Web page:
Berries containing anthocyanins with enhanced methylation profiles are more effective at ameliorating high fat diet-induced metabolic damage

Full Title: Berries containing anthocyanins with enhanced methylation profiles are more effective at ameliorating high fat diet-induced metabolic damage

Journal: Food and Chemical Toxicology

Year of Publication: 2017

PHHI Author(s): Slavko Komarnytsky Mary Ann Lila Debora Esposito Mickey Wilson
Publication Author(s): Skates E, Overall J, DeZego K, Wilson M, Esposito D, Lila MA, Komarnytsky S

Abstract:

Driven by the need for alternative whole food options to manage metabolic syndrome, multiple dietary interventions are suggested to achieve a better control of metabolic risk factors and molecular networks that regulate cellular energy metabolism. It is generally accepted that anthocyanin-rich diets are beneficial for maintaining healthy body weight, improving glucose and lipid metabolism, and determining inflammatory status of key metabolic tissues. However, anthocyanins are a structurally diverse group of phenolic compounds and their individual contributions to improving metabolic health are not clear. In this study, we show that consumption of berries containing anthocyanins with enhanced methylation profiles (malvidin and petunidin) is more effective at reducing high fat diet-induced metabolic damage in the C57BL/6 mouse model of polygenic obesity. Blueberries and Concord grapes (57% and 33% anthocyanins as malvidin, petunidin, or peonidin, respectively) improved body composition through individual significant effects on energy expenditure and increased activity. Methylated anthocyanins are also more effective at enhancing mitochondrial respiration and dissipation of the mitochondrial proton gradient (proton leak) in adipose tissue, thus counteracting mitochondrial dysfunction associated with metabolic stress. Together, these results provide direct proof of the higher protective potential of methylated anthocyanins against the metabolic consequences of chronic exposure to calorie-dense foods.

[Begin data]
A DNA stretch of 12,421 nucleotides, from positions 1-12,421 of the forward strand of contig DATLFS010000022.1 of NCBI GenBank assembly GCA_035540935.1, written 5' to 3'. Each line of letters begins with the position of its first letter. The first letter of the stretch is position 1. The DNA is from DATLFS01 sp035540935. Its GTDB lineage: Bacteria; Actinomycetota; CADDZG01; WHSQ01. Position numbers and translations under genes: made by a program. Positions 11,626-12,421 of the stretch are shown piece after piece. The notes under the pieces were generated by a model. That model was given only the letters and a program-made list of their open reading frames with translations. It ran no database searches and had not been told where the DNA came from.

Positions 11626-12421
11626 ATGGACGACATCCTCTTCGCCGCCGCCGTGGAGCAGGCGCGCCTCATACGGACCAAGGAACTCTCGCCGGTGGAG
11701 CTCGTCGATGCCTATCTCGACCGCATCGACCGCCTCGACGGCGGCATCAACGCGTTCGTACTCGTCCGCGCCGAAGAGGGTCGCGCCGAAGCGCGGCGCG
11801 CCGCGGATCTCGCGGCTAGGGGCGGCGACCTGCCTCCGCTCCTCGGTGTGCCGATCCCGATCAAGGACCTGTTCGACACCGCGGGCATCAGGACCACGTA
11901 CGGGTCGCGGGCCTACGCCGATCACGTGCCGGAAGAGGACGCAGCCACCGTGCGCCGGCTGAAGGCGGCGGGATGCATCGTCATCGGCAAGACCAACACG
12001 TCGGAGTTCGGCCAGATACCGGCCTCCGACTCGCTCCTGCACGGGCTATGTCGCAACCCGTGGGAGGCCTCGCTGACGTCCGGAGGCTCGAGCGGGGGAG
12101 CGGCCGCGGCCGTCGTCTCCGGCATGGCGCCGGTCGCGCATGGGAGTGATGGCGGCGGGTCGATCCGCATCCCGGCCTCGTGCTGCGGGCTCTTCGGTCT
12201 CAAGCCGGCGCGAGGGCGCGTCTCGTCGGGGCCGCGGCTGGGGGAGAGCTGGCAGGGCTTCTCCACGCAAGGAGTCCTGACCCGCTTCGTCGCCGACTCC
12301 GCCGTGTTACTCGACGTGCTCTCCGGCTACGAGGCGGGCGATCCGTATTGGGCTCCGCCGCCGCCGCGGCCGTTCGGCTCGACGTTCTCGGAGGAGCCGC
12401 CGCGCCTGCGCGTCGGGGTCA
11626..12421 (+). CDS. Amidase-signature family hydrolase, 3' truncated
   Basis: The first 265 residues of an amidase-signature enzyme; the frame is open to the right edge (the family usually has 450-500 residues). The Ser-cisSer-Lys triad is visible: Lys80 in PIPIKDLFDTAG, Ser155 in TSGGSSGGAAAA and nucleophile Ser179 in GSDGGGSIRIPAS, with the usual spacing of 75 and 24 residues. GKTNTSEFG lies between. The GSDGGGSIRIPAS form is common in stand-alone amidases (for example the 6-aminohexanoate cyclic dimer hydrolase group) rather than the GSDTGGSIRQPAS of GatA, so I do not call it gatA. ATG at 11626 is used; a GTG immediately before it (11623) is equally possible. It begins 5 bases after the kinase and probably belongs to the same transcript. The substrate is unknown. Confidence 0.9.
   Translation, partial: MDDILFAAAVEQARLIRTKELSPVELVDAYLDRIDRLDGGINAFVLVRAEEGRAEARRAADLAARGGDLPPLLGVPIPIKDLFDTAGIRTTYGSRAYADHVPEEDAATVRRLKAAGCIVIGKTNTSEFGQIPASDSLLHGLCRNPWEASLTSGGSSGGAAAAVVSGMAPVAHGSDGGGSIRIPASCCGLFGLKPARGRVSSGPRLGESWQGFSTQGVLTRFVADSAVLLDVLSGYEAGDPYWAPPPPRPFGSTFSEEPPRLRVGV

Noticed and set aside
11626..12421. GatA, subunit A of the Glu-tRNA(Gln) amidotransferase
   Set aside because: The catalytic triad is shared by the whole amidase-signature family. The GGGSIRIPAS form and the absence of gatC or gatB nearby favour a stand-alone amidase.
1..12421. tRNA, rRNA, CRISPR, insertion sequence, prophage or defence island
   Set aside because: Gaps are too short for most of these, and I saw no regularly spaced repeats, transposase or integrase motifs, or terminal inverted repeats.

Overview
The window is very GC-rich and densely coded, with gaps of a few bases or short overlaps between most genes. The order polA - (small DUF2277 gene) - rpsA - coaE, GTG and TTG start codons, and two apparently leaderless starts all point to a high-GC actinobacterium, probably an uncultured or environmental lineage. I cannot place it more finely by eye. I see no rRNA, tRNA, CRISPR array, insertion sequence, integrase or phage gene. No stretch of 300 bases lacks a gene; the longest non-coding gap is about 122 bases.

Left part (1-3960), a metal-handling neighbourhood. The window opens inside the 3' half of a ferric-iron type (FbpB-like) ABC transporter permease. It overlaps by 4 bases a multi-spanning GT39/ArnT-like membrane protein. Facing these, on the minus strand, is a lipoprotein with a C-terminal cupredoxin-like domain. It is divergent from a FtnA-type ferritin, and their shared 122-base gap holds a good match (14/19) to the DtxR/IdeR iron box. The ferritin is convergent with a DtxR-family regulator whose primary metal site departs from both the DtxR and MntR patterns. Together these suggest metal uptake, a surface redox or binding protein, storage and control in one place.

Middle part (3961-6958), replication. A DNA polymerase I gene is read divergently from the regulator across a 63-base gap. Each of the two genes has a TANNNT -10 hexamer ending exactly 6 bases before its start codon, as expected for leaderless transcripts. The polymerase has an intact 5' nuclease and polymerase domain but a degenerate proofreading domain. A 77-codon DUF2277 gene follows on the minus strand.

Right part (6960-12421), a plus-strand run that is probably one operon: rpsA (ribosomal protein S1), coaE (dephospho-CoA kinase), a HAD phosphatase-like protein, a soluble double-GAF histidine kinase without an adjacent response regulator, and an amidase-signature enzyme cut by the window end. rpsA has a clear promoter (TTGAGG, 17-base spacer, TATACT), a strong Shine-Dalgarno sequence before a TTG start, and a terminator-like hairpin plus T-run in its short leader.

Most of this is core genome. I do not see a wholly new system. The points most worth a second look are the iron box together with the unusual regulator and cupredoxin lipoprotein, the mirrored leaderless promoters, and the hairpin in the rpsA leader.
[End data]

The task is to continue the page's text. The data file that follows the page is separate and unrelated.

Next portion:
Link to Article: https://www.ncbi.nlm.nih.gov/pubmed/29196236